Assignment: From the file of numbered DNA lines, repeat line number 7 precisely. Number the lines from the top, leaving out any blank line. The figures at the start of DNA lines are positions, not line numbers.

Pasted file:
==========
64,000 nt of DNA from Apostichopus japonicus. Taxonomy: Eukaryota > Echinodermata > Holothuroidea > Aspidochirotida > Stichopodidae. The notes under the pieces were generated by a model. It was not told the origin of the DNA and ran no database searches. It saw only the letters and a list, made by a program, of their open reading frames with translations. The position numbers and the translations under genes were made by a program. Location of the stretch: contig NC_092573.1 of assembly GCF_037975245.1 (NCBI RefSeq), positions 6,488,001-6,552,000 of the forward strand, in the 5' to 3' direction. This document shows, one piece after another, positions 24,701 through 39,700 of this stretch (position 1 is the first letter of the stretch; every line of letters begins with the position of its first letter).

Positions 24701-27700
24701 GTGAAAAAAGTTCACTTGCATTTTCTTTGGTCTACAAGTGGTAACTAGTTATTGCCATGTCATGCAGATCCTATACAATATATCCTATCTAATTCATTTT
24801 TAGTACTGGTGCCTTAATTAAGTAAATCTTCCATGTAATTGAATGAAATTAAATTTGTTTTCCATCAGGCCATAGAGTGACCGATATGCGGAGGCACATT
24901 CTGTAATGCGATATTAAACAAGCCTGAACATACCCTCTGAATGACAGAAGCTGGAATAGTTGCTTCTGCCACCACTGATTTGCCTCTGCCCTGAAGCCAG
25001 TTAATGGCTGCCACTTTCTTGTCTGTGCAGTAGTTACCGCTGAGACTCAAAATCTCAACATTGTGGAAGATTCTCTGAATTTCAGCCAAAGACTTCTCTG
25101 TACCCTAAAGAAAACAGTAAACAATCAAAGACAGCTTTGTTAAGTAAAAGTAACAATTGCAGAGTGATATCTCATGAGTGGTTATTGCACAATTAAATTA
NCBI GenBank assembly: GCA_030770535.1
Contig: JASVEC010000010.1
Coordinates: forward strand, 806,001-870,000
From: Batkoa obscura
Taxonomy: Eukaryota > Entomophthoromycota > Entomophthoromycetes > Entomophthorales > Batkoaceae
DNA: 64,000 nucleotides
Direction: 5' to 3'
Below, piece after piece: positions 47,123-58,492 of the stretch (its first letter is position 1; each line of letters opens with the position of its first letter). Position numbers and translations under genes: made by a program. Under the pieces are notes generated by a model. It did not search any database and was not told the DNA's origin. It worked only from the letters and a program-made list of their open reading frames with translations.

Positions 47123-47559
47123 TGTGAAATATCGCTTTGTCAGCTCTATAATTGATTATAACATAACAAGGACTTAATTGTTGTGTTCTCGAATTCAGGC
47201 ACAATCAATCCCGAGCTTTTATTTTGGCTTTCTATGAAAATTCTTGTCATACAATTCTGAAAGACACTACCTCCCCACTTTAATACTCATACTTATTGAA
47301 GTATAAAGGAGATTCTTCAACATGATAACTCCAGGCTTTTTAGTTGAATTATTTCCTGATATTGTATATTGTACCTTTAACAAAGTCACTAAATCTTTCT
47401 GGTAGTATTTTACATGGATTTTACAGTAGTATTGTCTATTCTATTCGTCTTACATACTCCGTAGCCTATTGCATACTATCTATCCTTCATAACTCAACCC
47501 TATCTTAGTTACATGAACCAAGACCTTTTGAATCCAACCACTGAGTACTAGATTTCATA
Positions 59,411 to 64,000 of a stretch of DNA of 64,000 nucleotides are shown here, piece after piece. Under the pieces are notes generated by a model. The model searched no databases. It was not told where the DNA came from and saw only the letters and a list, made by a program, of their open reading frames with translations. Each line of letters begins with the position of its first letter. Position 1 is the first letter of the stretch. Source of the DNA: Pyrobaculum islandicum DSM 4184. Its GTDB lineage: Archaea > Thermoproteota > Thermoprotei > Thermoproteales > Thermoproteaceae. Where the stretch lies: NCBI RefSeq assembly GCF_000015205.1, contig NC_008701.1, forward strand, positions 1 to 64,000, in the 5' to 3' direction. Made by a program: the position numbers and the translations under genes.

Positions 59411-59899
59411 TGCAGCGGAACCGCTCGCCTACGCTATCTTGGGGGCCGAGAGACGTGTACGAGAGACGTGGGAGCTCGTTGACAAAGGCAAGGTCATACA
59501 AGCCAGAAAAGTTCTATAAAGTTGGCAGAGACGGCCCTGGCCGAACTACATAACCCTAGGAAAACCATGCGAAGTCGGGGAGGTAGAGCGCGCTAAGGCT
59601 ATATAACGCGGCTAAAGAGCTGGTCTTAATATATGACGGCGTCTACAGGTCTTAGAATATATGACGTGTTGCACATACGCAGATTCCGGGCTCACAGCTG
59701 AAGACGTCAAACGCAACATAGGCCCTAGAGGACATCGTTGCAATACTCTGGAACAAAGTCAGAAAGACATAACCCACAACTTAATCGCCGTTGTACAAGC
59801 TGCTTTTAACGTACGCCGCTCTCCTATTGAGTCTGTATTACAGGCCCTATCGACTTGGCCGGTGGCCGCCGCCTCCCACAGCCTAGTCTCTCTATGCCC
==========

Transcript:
25101 TACCCTAAAGAAAACAGTAAACAATCAAAGACAGCTTTGTTAAGTAAAAGTAACAATTGCAGAGTGATATCTCATGAGTGGTTATTGCACAATTAAATTA